PB&J as a French Delicacy…

by guestofaguest · September 26, 2007


    [David Burke and Donatella's foie gras PB&J photo from the Observer]

    Peanut Butter and Jelly Sandwiches are incontestably American. Paired with a tall glass of milk, we have not met one American that hadn't eaten this combo, for many it was a staple of their childhood lunches. Living in a city where Americans are becoming the minority, we quickly found out that this sandwich has never been popular for our European/Australian counterparts. Most had never even TRIED a PB&J (and are not, surprisingly, overly excited to do so any time soon). So, in case you care, here's why: Peanut Butter has not been around for that long. It was invented by a physician in St. Louis in 1890, which is why the stuff in general is mainly "American". It is like the equivalent of the Australian "Vegemite". Sliced bread wasn't even invented until 1927 in Iowa of all places. Though the exact inventor of the sandwich is unknown, it seems to have become extremely popular here in the 1940s after it was used as military rations during the war. (Here is a timeline of the origin of the sandwich from Smuckers).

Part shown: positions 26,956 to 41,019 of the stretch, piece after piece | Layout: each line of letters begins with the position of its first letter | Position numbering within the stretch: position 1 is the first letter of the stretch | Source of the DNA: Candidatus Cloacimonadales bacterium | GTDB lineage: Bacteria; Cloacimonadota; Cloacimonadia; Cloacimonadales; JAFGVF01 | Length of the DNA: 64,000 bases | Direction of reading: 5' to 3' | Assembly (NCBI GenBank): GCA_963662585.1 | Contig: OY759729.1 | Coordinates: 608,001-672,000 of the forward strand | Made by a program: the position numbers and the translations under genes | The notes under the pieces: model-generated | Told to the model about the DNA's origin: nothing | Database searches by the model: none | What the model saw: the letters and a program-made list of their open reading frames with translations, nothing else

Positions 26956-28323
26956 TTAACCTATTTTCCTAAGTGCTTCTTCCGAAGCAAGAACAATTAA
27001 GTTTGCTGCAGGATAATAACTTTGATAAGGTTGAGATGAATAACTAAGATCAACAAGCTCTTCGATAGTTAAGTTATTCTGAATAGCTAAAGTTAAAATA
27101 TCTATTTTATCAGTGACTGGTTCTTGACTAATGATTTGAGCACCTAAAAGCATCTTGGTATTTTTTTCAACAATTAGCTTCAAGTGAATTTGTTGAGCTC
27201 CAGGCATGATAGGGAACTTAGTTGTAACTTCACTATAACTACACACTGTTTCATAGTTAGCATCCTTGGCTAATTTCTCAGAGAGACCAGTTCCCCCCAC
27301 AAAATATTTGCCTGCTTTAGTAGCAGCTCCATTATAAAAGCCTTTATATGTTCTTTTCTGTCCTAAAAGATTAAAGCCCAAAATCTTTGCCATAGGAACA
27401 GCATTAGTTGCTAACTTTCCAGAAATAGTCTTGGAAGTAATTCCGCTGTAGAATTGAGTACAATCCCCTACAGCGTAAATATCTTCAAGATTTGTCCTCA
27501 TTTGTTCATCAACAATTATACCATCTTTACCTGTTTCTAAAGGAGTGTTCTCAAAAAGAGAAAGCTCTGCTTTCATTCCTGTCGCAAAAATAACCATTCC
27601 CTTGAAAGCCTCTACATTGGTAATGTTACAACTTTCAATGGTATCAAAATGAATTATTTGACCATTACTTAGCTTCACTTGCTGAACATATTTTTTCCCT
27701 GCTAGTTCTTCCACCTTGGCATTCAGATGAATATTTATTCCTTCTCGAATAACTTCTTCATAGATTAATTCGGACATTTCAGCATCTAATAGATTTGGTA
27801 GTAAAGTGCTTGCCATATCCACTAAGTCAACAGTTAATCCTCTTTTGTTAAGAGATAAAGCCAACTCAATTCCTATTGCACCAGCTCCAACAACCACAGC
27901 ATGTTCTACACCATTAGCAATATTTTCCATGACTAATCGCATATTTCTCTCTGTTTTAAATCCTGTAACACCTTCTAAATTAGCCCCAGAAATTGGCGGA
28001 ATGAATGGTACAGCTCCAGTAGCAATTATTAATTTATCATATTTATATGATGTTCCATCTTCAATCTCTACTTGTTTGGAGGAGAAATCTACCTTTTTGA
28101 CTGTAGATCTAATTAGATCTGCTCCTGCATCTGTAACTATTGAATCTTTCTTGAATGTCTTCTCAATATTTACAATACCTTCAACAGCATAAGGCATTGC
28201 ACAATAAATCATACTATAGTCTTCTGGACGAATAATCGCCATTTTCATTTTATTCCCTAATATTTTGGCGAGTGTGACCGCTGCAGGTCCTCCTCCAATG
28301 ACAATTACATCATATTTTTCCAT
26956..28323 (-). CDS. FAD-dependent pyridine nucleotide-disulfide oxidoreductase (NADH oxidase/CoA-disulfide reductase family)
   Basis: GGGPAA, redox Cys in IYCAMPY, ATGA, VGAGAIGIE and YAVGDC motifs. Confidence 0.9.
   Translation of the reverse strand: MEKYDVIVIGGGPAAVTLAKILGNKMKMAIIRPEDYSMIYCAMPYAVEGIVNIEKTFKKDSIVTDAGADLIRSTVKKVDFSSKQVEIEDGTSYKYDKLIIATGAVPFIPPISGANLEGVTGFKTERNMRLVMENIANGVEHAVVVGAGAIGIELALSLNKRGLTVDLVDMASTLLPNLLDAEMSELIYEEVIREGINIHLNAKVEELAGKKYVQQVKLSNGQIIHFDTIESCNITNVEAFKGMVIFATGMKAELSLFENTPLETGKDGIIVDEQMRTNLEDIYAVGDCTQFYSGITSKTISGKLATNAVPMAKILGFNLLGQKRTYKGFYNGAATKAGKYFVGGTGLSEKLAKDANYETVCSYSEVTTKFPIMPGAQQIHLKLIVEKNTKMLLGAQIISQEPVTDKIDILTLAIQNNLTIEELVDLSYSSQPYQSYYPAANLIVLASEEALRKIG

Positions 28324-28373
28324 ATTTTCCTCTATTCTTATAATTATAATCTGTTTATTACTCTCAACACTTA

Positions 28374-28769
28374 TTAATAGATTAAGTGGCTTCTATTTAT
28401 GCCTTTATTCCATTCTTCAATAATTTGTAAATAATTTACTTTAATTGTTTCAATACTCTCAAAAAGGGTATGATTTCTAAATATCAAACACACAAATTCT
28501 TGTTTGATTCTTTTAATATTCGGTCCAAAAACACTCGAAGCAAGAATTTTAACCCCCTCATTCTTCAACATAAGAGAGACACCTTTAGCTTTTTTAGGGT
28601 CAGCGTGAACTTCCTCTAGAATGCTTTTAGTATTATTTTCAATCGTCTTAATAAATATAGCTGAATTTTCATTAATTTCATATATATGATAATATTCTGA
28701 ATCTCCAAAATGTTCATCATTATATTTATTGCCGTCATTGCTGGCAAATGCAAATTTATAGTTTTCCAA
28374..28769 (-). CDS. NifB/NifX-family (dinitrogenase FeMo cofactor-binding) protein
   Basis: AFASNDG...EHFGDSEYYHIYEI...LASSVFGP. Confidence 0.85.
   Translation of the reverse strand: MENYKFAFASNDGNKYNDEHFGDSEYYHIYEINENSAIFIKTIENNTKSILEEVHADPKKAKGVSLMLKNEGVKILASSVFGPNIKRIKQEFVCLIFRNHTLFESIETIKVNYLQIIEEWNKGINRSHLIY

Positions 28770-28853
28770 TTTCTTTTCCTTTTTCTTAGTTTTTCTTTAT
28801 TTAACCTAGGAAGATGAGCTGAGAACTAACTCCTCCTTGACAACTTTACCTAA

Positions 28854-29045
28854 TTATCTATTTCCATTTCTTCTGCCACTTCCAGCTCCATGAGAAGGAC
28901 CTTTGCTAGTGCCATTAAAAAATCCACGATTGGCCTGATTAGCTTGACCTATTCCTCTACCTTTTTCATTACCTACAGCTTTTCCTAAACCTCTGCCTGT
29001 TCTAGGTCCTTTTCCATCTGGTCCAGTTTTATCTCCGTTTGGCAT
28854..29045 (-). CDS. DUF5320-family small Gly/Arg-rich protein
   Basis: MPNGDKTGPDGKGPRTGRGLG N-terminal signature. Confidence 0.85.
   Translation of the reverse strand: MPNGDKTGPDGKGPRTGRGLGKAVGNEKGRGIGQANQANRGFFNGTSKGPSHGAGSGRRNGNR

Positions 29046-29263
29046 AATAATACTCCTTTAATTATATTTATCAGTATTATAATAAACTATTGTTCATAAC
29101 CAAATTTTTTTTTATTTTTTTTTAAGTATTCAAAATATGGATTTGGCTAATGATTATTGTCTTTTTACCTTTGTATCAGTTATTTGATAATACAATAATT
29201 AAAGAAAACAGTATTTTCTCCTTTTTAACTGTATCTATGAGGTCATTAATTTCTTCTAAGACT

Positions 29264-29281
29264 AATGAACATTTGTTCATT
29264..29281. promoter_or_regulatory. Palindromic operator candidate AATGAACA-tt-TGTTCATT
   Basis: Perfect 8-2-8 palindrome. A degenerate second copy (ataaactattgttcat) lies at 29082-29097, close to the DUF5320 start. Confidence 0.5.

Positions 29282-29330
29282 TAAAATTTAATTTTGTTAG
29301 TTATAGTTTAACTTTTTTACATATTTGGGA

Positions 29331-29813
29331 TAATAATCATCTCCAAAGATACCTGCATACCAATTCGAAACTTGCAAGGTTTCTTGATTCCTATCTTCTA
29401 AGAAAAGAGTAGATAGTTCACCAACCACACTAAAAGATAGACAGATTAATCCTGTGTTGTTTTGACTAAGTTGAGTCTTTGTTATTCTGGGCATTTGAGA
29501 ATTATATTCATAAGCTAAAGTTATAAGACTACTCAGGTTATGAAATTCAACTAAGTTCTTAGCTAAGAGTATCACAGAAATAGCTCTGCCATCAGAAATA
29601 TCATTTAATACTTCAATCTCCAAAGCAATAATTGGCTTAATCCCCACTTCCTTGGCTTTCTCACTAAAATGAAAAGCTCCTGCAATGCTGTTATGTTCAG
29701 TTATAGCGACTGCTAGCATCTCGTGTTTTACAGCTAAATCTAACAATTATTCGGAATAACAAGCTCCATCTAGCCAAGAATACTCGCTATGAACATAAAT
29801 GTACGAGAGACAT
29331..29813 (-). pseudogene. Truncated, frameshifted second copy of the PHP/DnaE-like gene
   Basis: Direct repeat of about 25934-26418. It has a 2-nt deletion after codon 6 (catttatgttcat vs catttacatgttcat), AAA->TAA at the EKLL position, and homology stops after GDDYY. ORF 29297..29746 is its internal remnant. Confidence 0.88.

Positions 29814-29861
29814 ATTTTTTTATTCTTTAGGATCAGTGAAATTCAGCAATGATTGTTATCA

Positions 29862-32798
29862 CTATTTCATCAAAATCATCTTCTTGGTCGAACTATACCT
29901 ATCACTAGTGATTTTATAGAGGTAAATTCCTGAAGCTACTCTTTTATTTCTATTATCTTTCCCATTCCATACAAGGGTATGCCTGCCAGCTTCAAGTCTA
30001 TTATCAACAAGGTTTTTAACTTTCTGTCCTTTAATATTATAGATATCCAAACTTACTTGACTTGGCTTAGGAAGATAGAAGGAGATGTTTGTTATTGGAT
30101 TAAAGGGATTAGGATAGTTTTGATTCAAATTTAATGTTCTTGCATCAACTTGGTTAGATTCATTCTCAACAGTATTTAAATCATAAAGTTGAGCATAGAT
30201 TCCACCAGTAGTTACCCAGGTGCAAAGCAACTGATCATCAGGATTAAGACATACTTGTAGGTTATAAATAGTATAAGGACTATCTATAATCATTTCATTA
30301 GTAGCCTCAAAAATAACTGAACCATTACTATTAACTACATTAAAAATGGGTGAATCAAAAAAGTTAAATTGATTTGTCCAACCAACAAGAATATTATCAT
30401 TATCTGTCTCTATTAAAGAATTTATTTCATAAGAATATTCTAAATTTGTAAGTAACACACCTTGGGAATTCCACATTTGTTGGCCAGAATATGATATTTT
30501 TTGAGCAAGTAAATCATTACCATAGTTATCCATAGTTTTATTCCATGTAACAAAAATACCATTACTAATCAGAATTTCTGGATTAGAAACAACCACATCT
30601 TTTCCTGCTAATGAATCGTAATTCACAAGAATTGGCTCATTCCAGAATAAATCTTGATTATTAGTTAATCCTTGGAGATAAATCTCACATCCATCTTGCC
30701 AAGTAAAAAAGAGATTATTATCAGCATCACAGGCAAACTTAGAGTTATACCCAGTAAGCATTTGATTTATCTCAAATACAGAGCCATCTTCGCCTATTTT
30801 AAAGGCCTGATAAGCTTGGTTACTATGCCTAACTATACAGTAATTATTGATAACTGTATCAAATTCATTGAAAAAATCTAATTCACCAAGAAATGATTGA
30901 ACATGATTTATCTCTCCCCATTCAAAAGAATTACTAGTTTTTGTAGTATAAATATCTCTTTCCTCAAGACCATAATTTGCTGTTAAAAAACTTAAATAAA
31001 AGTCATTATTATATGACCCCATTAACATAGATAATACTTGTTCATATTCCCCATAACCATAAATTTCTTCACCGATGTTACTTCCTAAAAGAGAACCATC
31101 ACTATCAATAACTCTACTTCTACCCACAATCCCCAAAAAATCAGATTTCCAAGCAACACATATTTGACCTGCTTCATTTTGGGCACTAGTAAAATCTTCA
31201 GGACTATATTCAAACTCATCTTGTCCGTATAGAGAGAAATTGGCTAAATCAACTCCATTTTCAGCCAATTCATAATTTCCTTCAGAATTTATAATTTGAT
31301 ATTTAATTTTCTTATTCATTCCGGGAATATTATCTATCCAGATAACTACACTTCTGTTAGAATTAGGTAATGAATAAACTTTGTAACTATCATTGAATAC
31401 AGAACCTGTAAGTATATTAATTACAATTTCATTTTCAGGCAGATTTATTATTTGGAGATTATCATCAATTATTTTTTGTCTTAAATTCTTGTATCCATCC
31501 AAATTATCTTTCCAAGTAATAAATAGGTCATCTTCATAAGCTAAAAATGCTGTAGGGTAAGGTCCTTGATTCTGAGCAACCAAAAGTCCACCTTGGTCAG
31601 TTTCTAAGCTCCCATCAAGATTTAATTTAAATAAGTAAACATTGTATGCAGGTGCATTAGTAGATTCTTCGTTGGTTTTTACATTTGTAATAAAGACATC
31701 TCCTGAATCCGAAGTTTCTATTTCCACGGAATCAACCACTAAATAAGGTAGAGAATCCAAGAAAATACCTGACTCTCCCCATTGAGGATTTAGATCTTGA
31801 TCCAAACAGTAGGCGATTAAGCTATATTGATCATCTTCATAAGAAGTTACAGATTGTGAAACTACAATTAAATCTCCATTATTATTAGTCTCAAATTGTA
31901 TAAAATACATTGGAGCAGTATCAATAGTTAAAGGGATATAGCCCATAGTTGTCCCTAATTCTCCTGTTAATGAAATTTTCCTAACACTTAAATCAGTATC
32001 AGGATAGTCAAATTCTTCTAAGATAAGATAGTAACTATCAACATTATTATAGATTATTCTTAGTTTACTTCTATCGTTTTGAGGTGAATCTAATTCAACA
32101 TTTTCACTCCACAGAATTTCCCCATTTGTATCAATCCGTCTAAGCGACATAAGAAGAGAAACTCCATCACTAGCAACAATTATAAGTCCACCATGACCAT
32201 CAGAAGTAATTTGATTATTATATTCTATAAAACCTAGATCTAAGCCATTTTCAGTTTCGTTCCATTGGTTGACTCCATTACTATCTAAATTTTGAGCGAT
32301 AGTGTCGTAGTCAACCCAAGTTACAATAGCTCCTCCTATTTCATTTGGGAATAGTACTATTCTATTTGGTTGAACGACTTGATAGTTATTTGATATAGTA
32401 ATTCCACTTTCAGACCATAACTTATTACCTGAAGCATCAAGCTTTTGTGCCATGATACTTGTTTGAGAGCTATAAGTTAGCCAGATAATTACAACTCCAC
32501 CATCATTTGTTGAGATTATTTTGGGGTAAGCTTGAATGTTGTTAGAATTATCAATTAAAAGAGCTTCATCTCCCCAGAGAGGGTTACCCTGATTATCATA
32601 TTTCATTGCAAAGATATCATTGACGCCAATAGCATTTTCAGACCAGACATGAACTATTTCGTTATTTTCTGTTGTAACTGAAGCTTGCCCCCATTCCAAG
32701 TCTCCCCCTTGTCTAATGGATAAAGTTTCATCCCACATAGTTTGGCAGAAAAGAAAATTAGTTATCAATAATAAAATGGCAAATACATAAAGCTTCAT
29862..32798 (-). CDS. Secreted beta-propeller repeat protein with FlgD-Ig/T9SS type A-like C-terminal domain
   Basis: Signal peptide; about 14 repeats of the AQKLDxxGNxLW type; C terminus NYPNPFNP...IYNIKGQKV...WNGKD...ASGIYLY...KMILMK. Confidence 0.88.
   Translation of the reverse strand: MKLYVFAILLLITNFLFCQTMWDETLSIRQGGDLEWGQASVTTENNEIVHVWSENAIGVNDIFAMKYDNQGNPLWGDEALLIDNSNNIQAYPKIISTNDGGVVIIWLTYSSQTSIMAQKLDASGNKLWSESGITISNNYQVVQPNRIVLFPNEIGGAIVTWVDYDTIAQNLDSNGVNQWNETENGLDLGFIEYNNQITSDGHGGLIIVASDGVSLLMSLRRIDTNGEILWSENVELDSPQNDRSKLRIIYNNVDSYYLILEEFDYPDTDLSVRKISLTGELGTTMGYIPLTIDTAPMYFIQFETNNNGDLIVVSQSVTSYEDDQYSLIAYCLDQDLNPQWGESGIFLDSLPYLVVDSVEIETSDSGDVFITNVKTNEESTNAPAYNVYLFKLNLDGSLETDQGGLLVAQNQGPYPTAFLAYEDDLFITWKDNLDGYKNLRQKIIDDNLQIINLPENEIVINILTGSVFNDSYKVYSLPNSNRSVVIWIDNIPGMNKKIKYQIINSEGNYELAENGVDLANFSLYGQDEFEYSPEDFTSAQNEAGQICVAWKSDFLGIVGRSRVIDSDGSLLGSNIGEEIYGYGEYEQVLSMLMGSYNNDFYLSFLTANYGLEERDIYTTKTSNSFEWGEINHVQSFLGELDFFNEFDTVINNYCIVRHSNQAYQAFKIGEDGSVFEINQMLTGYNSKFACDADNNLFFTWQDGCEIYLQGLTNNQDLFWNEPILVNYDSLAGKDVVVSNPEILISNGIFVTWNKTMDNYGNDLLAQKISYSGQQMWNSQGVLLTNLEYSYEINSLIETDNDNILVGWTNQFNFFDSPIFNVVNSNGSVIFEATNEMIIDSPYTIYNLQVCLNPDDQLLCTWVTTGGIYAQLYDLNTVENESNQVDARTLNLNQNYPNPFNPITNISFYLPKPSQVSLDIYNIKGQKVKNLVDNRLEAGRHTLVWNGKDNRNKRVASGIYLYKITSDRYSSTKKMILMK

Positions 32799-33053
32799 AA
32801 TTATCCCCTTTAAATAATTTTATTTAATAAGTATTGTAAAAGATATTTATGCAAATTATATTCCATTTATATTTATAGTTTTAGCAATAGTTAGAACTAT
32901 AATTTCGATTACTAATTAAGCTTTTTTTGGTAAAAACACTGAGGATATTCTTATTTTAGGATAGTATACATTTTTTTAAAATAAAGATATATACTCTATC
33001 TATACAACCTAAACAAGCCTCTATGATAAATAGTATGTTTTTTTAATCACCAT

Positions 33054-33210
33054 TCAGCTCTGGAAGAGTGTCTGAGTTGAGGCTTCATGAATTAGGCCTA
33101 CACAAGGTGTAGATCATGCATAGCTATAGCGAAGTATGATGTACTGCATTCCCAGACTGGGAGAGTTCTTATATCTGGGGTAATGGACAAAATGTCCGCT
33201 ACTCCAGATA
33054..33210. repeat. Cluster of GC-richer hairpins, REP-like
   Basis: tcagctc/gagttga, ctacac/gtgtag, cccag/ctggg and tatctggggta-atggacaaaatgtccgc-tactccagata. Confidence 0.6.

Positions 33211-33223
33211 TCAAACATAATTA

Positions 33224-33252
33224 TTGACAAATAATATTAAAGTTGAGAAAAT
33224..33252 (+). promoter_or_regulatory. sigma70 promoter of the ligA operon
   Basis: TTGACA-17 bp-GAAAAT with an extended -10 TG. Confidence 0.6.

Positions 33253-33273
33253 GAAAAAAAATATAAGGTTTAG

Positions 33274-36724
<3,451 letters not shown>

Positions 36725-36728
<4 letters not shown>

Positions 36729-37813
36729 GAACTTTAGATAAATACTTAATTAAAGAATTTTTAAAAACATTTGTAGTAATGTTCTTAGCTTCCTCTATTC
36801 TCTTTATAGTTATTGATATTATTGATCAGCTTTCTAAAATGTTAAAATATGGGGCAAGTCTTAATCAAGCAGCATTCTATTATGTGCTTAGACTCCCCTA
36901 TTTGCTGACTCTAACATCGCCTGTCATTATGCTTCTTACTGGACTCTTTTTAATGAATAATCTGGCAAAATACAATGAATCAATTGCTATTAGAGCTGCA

Why all the ramblings on the sandwich anyway? Because we just found out what David Burke & Donatella, the posh UES restaurant has done with the PB&J. They have paired it with FOIE GRAS! Here's what Doree Shafrir of the Observer had to say: "a special, though almost every night it’s on the menu, described as a “torchon of foie gras, macadamia nut butter, strawberry-vanilla jam, toasted brioche.” At a restaurant known for taking culinary whimsy to a sometimes illogical extreme, this invention seems decidedly illogical: a kitschy bastardization of a fourth-grader’s lunch."

    Our own bastard president George W. Bush revealed on The Oprah Winfrey Show in 2000 that his favorite sandwich was the PB&J...we hope the establishment rushes one over to his hotel room pronto. Pictured above, it is a sandwich that seems fit for a moron.